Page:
Taylor Swift was here
Eleven years ago, my saintly mother brought back a fully old and bad sounding guitar from my cousin brother Chandru, during her yearly Bombay visit. She had decided that it was time I learnt something cool.
Up until then, I was rejected from a number of extra-curricular classes. In Class 5, my dance teacher told my classical dance-trained mother that I “couldn’t even blink both my eyes together in a coordinated manner. Imagine hands and legs”. The teacher often made me stand in the last row of the class. That was where the nose-picking idiots stood. I didn’t learn to dance but I did pick up the nose-picking habit from them. When Amma once saw me furiously digging and holding out nose dirt against the light, she said “porum kutty, class lam”.
I could not sing even though I tried it at paatu class. Amma knew this too because whenever I sang ‘Kannathil Muthamittal’, she gently asked me to “give it a rest, Sanju kutty. Your throat needs rest”.
Since dance did not happen, sports could not too. I want to say ‘Lol’ to art but serious writers do not use such abbreviations in their work.
Ma’s last attempt at checking if I have any talent whatsoever was to put me in guitar class mostly because there was a sir in a building nearby who regularly played the song ‘Leaving on a jet plane’. This was a song Amma knew well so she thought the sir was really good. Going to class at a building nearby also meant no travel cost so it was an added bonus. It was only once a week on Saturday afternoons and he charged Amma ₹200 a month. This was much cheaper than all the other classes I had ever gone to so Amma was thrilled.
I too saw it fit. I was in class 9 and was just about beginning to watch SS Music. On TV, Taylor Swift was 16 and was singing to her lover about being ugly but still somehow kissing mouth to mouth in the end. I felt that. I was enamored by the world of kissing and thought it was a magical thing to do. As an exceptionally horny teenager, I thought I had no choice but to try being cool in order to eventually make out with boys so I said “Ma, this time, I’m going to make it happen”.
All my life, I thought everyone who played the guitar was supposed to be cool. I really did. On my first class, amma lugged my seven-year-old dusty Granada guitar to the sir’s house and said “He’s also apparently teaching for the first time, Sanju”. This gave me hope. As his first student, I was allowed to set the bar disgustingly low. He would have no choice but to train me because he would blame my fallacies on himself. It was all going to work out.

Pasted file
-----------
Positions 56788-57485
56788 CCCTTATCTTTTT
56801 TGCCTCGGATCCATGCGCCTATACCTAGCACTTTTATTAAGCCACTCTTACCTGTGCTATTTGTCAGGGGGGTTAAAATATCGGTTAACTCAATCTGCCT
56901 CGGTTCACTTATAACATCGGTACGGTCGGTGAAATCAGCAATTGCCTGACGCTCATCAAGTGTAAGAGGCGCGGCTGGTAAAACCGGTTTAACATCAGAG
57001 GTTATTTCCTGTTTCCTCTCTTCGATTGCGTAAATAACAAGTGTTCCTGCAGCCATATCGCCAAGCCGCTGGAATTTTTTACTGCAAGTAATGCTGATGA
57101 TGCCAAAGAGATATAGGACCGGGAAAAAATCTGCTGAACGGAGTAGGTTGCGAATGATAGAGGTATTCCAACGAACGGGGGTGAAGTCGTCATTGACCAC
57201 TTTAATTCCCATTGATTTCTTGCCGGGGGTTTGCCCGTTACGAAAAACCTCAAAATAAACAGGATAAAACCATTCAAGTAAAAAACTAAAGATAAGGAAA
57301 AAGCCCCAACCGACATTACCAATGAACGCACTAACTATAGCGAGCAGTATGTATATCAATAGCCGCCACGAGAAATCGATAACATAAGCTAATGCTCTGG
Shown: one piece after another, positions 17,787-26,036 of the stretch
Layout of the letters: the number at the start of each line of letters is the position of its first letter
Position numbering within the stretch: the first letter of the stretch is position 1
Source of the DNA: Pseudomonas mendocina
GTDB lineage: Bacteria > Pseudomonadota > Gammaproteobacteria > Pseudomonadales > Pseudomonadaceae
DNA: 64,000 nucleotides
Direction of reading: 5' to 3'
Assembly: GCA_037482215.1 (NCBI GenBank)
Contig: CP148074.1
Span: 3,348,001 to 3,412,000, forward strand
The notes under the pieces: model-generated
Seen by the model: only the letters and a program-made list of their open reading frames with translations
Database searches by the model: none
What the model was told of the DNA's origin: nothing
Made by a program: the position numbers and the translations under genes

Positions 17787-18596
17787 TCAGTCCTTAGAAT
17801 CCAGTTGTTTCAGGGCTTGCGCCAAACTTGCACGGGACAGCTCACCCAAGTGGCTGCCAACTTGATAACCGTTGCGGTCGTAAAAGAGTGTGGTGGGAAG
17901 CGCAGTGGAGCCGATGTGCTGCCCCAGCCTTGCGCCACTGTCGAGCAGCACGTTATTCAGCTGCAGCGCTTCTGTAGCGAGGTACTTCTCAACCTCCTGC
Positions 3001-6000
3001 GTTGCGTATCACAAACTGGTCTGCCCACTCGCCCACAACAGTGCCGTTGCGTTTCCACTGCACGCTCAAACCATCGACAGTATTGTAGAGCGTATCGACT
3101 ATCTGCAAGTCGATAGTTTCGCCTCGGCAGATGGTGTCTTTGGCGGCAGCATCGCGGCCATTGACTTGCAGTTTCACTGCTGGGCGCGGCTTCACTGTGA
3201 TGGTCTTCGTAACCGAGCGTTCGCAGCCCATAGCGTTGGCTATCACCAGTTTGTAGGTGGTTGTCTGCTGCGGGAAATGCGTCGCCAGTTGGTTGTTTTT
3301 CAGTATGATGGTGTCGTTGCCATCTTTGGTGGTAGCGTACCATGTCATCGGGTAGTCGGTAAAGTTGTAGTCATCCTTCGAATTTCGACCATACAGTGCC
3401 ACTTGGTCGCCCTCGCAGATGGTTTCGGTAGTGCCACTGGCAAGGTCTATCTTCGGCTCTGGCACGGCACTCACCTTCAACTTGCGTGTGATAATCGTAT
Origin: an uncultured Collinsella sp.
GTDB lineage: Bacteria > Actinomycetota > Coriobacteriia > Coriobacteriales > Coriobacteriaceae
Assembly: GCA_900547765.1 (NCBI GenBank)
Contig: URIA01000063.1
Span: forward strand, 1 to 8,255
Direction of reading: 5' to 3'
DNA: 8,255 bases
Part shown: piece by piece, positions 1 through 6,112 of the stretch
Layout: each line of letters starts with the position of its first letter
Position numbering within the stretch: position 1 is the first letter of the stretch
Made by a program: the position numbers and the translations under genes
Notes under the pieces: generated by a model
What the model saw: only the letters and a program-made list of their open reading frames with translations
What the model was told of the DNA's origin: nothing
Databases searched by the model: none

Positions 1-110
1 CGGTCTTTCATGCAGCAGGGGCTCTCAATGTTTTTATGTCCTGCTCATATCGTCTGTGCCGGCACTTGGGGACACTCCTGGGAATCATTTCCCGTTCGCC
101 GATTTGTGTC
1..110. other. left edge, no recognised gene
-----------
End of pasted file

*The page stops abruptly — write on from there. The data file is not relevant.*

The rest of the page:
But it didn’t and it was not only because I was bad.
“You can call me Kay”, said Kailasham to my mother who was attempting to make general conversation before my first ever class.
Kay was as tall as Amma and Amma is 5’2. He was a bald-squeaky-voiced- rimless glass wearing- stock broker. He was 29 and unmarried based on fights between him and his mother that we could hear out of our window. Kay did not have any posters on his wall or a personality. He also did not know how to teach.
“Which song do you want to learn” he asked and I told him ‘You Belong With Me’ by Taylor Swift. He said okay and played a YouTube tutorial. We both followed the instructions on the tutorial. He learnt quickly and corrected me in the process. He told me to watch it again at home and practice before the next class.
Through the week, I could sometimes hear him play Taylor Swift through my window. I’m sure he could hear me practicing too. I tried hard. Even though I thought of him as uninteresting, I could still tell friends at school and tuition that I was going to guitar class.
At the end of the third class, he said he needed a contact number in case he needed to communicate about changes in class timing. I gave him the house landline and then he asked for Amma’s mobile number because he could communicate better through texts.
I stopped going to class. Amma told me “Class lam onnum vendam. Guitar eh kuppai la poi thooki podu”. I tried learning by myself but I was fucking terrible, my sister told me.
I heard the guitar sir playing ‘You Belong With Me’ many more times, particularly near the window closest to our house. Taylor Swift was here with him. In spirit.
In present day, Kay does not meet our eyes while walking on the road.
I kissed a boy in Class 12. It was absolutely terrible. Unlike singing, dancing or playing the guitar though, I turned out to be really good at this. Looks like I had at least some skills.
Kay apparently texted my mother last year once asking if she knew anyone he could marry. Amma literally wrote back “Do I look like a broker to you?”. He did not respond.
He’s playing the guitar much better now though. Here’s a video I shot. Strain a bit and listen. Or give it a miss. It is okay.
Disclaimer: This is all fictionalised.